Africa Focus: Summer 2022
Transitioning from coal to renewables in Africa

Transitioning from coal to renewables in Africa

Blocking funding for gas energy projects in Africa may seem like sensible climate policy. But is it?

Although the generally accepted ultimate goal is to replace fossil fuels entirely, there is a strong case for starting by replacing coal with natural gas, especially for baseload-generating capacity.

Finding alternatives to fossil fuels is one of the most pressing environmental priorities of the 21st century. Despite national commitments to reduce greenhouse gas (GHG) emissions over the coming decades, some scientists predict that the world will remain on a trajectory to warm up by 3 to 4 degrees Celsius by the year 2100.1 The consequences of this would be dire. According to the UN Intergovernmental Panel on Climate Change, rising sea levels would likely inundate low-lying coastal areas, including cities; desertification would likely destroy agricultural production and render vast temperate regions of the planet—including much of Africa—functionally uninhabitable; and extreme weather events, such as hurricanes and typhoons, could become more frequent and more intense.2

As the world aims for a cleaner energy future, the right environmental policy might seem to be to decline to fund new gas-fired power plants, gas pipelines or gas-based industries in Africa.

But could that actually hinder Africa's development and its move toward renewable technology?


Gas as a bridge between coal and renewable energy

Renewable energy currently accounts for roughly a quarter of new power generation worldwide, but it still lags behind new coal-fired capacity.3 Although the generally accepted ultimate goal is to replace fossil fuels entirely, there is a strong case for starting by replacing coal with natural gas, especially for baseload-generating capacity.

This is especially true in Africa's developing economies that need to grow their generation capacity—and face a choice between coal and gas. Gas-fired generation does emit GHGs, and investments in gas-fired generation capacity may divert or delay investments in renewable energy projects.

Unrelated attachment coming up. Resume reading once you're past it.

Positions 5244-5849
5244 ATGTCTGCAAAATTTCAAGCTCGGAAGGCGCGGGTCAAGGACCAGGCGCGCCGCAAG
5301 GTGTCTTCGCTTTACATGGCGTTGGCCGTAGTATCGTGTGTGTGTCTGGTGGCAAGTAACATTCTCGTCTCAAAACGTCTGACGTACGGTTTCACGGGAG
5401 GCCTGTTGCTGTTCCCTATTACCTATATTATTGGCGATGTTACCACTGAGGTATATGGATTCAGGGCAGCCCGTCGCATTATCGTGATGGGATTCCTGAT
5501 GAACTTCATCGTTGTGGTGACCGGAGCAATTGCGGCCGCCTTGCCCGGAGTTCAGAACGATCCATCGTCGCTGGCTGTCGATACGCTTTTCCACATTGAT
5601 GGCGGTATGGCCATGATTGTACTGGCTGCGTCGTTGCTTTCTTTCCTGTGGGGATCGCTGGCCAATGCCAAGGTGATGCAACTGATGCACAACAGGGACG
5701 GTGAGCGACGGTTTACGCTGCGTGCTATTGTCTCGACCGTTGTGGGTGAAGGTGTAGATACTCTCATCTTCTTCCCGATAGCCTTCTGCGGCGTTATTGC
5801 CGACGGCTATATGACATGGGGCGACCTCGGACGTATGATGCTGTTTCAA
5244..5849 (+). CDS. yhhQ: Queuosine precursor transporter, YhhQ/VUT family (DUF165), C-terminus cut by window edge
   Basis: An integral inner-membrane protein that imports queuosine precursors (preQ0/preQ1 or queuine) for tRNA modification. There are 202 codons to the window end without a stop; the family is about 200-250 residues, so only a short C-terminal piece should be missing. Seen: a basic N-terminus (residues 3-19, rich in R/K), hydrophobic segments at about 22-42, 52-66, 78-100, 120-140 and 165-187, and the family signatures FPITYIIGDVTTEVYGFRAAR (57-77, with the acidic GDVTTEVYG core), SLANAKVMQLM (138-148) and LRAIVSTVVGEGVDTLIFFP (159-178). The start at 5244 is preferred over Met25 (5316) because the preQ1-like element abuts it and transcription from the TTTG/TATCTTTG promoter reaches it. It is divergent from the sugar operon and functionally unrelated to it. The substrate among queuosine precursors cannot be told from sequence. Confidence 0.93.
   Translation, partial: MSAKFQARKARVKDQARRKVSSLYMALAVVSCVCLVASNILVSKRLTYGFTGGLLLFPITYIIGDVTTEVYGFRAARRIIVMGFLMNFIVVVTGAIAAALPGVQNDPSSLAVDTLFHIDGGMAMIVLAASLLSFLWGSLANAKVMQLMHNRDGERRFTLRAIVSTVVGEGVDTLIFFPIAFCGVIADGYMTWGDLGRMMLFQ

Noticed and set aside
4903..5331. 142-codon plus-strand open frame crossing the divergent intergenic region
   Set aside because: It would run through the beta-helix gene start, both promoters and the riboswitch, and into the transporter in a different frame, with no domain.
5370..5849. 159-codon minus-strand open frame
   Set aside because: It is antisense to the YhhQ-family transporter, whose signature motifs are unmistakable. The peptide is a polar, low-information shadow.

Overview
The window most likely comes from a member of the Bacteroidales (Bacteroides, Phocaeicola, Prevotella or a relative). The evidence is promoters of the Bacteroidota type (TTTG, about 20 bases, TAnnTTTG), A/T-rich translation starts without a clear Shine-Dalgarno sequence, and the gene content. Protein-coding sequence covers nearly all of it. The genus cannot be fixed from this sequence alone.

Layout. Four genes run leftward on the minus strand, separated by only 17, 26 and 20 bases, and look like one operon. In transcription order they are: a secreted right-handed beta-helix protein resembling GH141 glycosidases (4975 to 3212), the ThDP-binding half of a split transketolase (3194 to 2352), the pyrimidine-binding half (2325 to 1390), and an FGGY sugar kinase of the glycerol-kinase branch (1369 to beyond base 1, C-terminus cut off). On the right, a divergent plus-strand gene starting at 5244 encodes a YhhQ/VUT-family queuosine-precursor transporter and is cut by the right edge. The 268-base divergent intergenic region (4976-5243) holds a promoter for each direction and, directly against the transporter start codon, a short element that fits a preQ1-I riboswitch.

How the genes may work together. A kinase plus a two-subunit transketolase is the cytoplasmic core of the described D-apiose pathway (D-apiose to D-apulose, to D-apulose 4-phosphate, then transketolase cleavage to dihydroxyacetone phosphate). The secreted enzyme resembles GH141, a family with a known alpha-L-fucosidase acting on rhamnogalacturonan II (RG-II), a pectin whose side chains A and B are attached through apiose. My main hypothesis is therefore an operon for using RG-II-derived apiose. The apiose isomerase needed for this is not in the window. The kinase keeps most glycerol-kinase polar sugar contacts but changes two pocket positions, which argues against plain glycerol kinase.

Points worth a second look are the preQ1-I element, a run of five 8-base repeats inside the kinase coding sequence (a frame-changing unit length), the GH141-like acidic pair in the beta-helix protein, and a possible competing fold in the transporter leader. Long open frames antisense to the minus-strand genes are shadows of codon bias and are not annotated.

So, is the best path to net-zero simply to ban new GHG-emitting generation capacity and focus exclusively on renewable sources instead?

Burning gas generates fewer local pollutants (SOX, NOX and particulates) than coal and roughly half as much CO2 per unit of energy (see Figure 1). Thus, policy and economic conditions that allow accelerated retirement of coal-fired power plants and their replacement with gas-fired plants could still yield significant reductions in GHG emissions.

Although Africa is blessed with huge potential for solar and wind power generation, the continent currently accounts for less than 1 percent of global solar power generation. In semi-arid rural areas of Southern Africa, solar photovoltaic generation offers particular promise as a renewable energy source.

Yet solar and wind power rely on the sun shining and the wind blowing. African nations that are growing their renewable capacity still face challenges managing the intermittent availability of sunshine and wind. In addition, many of them lack available storage technologies to materially increase these power supplies without new investments in gas or other reliable back-up sources.

Africa's rapid urbanization means the greatest demand for electricity comes from cities, where space constraints can make it difficult to install new solar and wind turbine facilities. Finally, most national and regional transmission and distribution grids were developed around central generation nodes. While these might be redeveloped over the course of a century to accommodate more local renewable energy facilities, it would be difficult to implement this as a short- or even medium-term solution.


In Africa particularly, a quest for "net-zero" emissions must balance with development priorities


of global electricity is consumed by Africa, which is home to almost a fifth of the world’s population.

Source: The Economist

Energy transition in much of sub-Saharan Africa is less about moving to renewables than about providing electricity where currently none exists. During the last decade, a larger share of the world's population gained access to electricity than ever before—except in sub-Saharan Africa, where it actually decreased.5